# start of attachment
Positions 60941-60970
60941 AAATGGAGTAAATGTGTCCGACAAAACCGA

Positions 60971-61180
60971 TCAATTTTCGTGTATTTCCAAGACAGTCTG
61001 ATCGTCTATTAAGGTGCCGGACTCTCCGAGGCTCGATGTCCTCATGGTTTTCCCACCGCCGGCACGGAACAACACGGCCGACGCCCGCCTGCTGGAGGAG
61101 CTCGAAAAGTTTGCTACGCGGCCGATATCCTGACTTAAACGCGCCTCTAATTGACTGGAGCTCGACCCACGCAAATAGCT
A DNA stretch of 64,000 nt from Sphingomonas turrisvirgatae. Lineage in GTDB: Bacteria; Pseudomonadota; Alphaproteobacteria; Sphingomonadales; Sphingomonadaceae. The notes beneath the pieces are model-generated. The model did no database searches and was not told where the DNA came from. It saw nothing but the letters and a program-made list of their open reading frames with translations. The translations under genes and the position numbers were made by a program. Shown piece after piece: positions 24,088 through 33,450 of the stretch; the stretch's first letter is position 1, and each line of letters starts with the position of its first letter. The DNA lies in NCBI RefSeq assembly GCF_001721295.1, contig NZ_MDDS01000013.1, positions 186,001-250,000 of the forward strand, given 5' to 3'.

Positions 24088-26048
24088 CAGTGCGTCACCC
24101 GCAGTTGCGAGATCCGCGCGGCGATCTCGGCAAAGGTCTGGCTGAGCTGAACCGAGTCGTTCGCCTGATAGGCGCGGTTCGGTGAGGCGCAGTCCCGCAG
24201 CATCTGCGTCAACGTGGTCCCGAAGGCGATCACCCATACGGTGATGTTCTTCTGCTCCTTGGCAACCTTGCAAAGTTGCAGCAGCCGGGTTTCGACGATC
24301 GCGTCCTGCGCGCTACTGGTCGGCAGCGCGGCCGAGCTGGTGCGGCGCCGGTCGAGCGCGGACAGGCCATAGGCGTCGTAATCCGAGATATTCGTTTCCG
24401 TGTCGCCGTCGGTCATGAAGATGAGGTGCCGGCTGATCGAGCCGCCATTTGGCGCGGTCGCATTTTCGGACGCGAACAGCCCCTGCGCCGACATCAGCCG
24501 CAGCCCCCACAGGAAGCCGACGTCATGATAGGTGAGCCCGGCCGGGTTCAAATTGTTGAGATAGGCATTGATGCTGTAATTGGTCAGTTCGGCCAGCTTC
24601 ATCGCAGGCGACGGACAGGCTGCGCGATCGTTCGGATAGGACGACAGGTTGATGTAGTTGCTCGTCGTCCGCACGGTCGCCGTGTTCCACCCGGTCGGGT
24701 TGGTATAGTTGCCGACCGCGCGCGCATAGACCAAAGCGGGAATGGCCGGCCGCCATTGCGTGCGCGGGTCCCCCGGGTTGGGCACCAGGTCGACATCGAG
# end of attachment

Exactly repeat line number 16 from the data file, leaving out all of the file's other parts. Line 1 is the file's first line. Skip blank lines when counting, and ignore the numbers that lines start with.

24701 TGGTATAGTTGCCGACCGCGCGCGCATAGACCAAAGCGGGAATGGCCGGCCGCCATTGCGTGCGCGGGTCCCCCGGGTTGGGCACCAGGTCGACATCGAG